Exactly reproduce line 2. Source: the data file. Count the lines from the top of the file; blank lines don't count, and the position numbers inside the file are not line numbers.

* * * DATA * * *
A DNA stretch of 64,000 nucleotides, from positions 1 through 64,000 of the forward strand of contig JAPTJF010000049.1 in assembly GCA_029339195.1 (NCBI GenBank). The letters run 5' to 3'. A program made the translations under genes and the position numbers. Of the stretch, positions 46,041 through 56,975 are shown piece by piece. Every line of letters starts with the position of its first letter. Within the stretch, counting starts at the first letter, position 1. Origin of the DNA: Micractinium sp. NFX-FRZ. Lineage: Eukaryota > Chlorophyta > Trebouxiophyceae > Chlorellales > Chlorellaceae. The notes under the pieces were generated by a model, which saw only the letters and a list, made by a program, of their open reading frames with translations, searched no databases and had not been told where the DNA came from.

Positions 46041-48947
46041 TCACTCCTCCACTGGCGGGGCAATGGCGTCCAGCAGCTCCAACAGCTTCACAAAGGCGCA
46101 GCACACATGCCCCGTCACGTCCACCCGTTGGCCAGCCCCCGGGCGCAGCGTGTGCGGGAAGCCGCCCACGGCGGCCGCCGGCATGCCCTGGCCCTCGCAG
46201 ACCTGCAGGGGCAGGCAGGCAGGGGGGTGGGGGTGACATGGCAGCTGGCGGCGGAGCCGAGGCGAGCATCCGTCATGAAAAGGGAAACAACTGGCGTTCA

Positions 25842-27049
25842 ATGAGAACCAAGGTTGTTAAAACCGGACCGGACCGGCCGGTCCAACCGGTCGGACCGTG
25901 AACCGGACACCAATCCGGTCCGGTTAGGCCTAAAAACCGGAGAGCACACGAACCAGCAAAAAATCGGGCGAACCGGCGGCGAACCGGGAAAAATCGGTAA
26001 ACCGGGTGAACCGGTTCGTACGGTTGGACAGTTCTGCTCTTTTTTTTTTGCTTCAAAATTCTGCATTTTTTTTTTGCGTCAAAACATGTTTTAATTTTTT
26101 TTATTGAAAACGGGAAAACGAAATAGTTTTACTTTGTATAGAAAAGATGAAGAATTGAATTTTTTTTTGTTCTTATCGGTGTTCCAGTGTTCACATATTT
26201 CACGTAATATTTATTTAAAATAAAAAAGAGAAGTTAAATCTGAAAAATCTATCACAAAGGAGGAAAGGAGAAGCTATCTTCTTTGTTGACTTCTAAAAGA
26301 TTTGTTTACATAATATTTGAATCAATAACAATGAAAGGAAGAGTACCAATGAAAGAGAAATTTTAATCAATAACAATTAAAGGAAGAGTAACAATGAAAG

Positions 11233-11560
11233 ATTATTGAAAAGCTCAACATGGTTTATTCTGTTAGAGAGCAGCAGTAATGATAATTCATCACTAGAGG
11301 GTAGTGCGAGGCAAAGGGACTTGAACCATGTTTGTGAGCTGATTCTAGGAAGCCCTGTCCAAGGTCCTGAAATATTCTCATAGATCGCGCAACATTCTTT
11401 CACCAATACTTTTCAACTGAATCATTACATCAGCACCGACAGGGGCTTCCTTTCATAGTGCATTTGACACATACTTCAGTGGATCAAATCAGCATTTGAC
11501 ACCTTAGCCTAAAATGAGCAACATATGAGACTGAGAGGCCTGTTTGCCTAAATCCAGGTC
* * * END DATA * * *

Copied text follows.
Positions 46041-48947